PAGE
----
Claviceps purpurea /Pascopyrum smithii 1

And he carried me away in the spirit to a great and high mountain, and shewed me that great city, the holy Jerusalem, descending out of heaven from God…And the building of the wall of it was of jasper: and the city was of pure gold, like unto clear glass…and there shall in no wise enter into it any thing that defileth…
— Revelation 21:10, 18, 27 (KJV)


A sewer’s spuming out of Paradise,

all spit, slippage: lo, what Gold Cloacum

in the empyrean, squinting starlit,

pinched up in a height of black-belying

blue, hawks this jet of municipal filth?

Steppegrass founders in it,

bluestem bunching

Andropogon gerardi

   at the split-rail, dead rain perpetual

   down corrugated tin, and, drought-be-damned,

   the far field, too—mud puckering for thirst,

   April spurting eerie with thistlefires.

Cirsium spp.

   The prairie leeches up a color cribbed

   of fallen things.

For Jerusalem, raised

other than a spirework, living topaz

hewn by knack of the angelic gemsmith,

should fail with Earth-perpetuating yuck

to flood the wilderness. Beneath,

June sky

   ferries the spirit in an endless hour

   of tourmaline. Bloodrot ripens, kerneled

   on the glume. How like idols in a drop

   of dusklight tinseling their golden backs,

   the cattle browse and lumber softly through,

Bos taurus

   clipping at clover and toadflax.

Dalea purpurea,


  Linaria vulgaris

a deep dendritic circuit’s fizzling out.

Starry-sensed, its choir of needles, keening,

by rounds make maladornment of the dress—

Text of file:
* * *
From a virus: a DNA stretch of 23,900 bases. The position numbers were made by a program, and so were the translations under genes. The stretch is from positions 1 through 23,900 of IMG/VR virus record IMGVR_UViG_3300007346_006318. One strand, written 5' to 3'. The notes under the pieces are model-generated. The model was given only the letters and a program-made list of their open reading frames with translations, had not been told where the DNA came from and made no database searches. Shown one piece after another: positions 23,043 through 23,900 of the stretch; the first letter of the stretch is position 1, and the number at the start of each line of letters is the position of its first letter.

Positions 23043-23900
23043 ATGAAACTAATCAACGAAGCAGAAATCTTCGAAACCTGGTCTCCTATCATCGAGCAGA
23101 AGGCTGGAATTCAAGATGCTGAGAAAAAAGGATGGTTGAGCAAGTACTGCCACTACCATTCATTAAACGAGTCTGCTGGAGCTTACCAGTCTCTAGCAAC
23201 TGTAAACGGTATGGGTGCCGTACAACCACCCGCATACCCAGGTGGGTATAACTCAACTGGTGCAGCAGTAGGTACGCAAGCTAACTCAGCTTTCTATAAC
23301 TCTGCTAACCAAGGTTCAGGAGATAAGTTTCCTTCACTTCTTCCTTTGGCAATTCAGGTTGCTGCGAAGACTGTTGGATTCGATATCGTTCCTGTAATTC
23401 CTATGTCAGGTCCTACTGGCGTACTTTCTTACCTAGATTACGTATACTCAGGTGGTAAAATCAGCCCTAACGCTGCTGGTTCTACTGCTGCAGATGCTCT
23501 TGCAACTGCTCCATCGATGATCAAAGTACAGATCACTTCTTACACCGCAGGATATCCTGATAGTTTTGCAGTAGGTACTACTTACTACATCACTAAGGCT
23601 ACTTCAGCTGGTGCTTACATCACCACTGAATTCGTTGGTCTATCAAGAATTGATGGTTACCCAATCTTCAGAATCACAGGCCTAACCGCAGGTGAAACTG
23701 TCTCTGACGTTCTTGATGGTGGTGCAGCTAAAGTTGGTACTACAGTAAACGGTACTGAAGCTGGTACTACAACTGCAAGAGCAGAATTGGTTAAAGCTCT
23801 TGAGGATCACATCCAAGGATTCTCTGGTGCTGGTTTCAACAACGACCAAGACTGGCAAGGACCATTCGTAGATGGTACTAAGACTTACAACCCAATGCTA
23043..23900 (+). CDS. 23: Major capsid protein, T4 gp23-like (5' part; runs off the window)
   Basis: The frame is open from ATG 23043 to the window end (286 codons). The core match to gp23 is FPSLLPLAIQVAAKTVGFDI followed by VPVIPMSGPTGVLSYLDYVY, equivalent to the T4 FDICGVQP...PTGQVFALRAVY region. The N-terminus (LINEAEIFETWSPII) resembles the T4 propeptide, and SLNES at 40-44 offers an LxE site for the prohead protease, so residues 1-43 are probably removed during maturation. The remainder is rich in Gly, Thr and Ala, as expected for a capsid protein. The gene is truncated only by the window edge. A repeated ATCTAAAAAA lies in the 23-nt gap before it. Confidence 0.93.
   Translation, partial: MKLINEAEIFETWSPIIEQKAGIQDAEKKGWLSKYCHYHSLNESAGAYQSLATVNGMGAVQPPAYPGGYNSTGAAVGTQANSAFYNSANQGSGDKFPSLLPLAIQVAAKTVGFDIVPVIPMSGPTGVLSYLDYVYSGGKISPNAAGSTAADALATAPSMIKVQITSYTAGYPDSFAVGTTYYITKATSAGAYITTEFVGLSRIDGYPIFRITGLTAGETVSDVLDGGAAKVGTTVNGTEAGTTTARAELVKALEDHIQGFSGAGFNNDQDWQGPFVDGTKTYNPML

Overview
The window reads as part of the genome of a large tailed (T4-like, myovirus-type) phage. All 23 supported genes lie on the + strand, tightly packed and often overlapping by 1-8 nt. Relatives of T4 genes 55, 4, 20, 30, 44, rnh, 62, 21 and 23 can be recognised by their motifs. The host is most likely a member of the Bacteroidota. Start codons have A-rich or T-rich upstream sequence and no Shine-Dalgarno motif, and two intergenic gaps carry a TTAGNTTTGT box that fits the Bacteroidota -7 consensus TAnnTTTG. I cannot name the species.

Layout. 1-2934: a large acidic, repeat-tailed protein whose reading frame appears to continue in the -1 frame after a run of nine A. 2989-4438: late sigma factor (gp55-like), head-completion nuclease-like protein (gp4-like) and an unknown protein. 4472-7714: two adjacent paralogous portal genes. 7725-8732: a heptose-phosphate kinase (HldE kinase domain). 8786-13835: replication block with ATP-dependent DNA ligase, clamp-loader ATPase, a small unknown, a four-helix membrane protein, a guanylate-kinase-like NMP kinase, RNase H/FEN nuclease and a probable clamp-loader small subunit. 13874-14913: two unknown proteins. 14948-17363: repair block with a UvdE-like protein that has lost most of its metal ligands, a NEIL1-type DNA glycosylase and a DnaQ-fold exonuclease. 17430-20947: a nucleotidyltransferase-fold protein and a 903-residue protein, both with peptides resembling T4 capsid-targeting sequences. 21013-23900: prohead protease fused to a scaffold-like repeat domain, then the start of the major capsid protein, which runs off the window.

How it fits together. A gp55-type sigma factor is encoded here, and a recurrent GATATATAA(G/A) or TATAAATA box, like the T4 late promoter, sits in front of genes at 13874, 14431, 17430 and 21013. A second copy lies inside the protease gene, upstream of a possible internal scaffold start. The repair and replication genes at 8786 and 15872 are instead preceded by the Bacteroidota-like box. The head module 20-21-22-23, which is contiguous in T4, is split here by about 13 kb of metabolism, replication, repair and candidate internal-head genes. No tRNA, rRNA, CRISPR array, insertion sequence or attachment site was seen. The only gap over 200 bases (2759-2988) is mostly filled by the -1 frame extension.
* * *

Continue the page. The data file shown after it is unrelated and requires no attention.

this flesh she’s bred by, into, poor heifer,


   who bloats and drops, blight-buckled, to a stone

   sleep the vultures reckoned days since.

Cathartes aura



on a torchlit street, St. Anthony’s shade

discomfits the gangrenous man, who’s slumped

at a redbrick parish wall, beckoning

the priest to consider his hand, what’s left.

And look, Father takes it tenderly up,

turns it—this sinner’s wage paid out, no doubt,

in blood; how they smolder, heaven-haunted,

the fingers, like scraps of tinder withered

with flame.

The city’s lantern-lattice spits

its shadows, hatching down the byways, out.

Father starts.

With charcoal sheen, the index

splits, suddenly, unseated at its knuckle—

O how utterly bloodless as it cracks

and flakes to settle like a paper ship,

sluggish on the streetside gutter, listing,


   and glides: destined past the village bulwark,

   even to those barley-stippled hills, where

Hordeum vulgare

   tillers, hunched, mounting the star-hounded dawn,

   plod ruthlessly, glazed in auriferous light.


[1] Ergot, a genus of quasi-parasitic fungus, colonizes a variety of grass species, including pascopyrum smithii—at last congealing into roughly grain-shaped sclerotia, a kind of mycelial nodule, on the spikelets (i.e., flowering heads) of its host. Once established, the fungus cultivates a dubiously mutualistic relationship with affected grasses: deterring consumption by herbivores via production of highly toxic and, in some cases, psychotropic alkaloids, while simultaneously coopting the host plant’s nutrient resources. The prevalence of ergot tends to surge in grassland habitats after seasons of high rainfall.

During the Middle Ages, ergotized rye and barley were often unwittingly ground into flour for bread, producing epidemic outbreaks of gangrenous ergotism in which many of those afflicted lost extremities to ischaemic necrosis—a result of vasoconstrictive compounds loosed from the ergot incorporated in their diets. Now largely a concern for livestock, ergotism plagued human populations even into the twentieth century. Symptoms begin with a tingling and then burning in the limbs, followed by an extinction of sensation and a blackening of the flesh. The Hospital Brothers of St. Anthony, whose namesake is thought to have perished miserably of gangrenous ergotism sometime in the 13th century, became renowned for treating the disease to occasional, ostensibly miraculous success. Before the advent of modern mycology, ergotism was known in Europe as the ignis sacer or St. Anthony’s fire.